On Tuesday, Politico reported that a federal judge in California has voided a settlement between the Department of Education and student loan borrowers, accusing Secretary Betsy DeVos of sabotaging the agreement by denying thousands of claims without legitimate cause.
"The class-action settlement, which was reached earlier this year and received preliminary approval from the court, was meant to force the Education Department to move faster on final decisions for roughly 160,000 of the backlogged requests for loan forgiveness, known as 'borrower defense' claims. Some of the claims have languished at the department for years," reported Michael Stratford.
According to the report, the judge, William Alsup, "said he is alarmed that DeVos has in recent months responded by swiftly rejecting tens of thousands of the applications through 'perfunctory' denial notices. Of the applications in question in the class-action lawsuit, DeVos has denied 74,000 applications and granted 4,400 applications, which the judge noted was a denial rate of 94 percent." Many borrowers, Alsup noted, waited months only to receive a form letter denying their claim with no explanation — a process he slammed as "disturbingly Kafkaesque."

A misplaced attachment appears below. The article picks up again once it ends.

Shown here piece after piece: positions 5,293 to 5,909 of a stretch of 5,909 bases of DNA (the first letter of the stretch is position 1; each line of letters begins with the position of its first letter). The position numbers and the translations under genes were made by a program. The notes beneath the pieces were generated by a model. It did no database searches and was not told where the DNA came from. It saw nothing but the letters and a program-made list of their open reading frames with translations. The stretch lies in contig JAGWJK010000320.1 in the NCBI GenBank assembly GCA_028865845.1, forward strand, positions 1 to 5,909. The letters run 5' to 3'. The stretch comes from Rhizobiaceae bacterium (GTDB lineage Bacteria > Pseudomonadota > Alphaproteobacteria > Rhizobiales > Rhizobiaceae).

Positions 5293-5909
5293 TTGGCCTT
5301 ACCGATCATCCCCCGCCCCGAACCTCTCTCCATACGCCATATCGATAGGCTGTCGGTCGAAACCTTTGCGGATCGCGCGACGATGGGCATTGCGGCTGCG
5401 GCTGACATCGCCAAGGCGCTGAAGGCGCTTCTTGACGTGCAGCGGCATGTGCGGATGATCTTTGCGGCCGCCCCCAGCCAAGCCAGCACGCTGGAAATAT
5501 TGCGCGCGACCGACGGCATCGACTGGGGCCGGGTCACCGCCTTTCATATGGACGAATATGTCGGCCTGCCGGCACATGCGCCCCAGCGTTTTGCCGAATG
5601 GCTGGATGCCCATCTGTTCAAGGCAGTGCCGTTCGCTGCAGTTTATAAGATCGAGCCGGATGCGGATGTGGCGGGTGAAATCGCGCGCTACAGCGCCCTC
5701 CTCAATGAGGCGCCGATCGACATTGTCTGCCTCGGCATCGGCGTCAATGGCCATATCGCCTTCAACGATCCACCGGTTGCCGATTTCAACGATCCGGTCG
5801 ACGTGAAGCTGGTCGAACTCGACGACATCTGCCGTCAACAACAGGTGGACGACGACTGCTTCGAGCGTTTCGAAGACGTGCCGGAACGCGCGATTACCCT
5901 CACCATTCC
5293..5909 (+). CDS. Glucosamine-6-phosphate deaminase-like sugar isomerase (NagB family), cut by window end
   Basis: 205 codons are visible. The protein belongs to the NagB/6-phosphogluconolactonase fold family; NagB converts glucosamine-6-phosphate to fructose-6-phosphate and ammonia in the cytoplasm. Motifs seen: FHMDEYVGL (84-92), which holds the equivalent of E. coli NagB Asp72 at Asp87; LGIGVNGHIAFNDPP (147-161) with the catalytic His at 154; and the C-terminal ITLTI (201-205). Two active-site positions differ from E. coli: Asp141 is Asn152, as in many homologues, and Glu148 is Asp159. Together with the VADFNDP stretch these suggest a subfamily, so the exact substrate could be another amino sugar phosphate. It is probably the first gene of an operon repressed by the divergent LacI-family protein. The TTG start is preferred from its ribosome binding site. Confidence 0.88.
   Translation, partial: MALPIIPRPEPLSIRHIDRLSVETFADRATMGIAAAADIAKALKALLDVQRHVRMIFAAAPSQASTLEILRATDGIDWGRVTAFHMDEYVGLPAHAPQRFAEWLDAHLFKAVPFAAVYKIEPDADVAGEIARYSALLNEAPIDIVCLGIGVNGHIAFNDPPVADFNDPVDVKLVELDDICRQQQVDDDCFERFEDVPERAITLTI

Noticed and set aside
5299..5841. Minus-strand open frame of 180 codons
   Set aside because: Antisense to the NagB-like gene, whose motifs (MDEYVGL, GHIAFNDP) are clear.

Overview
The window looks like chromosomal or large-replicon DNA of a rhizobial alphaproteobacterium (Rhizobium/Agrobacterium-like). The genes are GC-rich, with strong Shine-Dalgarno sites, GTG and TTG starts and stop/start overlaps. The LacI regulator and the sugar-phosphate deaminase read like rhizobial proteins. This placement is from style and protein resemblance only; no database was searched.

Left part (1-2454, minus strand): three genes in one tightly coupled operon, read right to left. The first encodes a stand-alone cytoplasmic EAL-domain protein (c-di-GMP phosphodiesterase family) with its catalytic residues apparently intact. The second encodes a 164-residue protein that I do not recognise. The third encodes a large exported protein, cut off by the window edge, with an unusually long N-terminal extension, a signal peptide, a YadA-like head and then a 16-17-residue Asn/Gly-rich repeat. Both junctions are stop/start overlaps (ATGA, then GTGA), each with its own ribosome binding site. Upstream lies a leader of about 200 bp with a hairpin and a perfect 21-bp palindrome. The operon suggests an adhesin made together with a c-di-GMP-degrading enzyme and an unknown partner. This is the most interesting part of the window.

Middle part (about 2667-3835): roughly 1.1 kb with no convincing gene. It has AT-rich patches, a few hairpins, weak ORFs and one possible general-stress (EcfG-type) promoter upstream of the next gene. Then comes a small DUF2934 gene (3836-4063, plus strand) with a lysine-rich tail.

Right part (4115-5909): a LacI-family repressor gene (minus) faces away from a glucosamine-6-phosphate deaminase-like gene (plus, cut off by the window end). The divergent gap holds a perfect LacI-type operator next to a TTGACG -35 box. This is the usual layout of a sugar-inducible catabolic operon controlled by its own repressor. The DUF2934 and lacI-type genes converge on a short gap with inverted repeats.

Allsup also said he would be authorizing depositions of as many as five officials from the Department of Education to explain the process used to deny the claims.
The loan forgiveness program is intended to help students who have accused their institutions of fraud, many of whom were given unrealistic promises about their program, their degree, or their own ability to repay the debt. Many of these schools, like ITT Technical Institute and Corinthian Colleges, were shut down after federal investigations into their business practices, but this left thousands of defrauded students on the hook for loans. Under DeVos, the Department of Education has fiercely resisted every effort to give these students financial relief.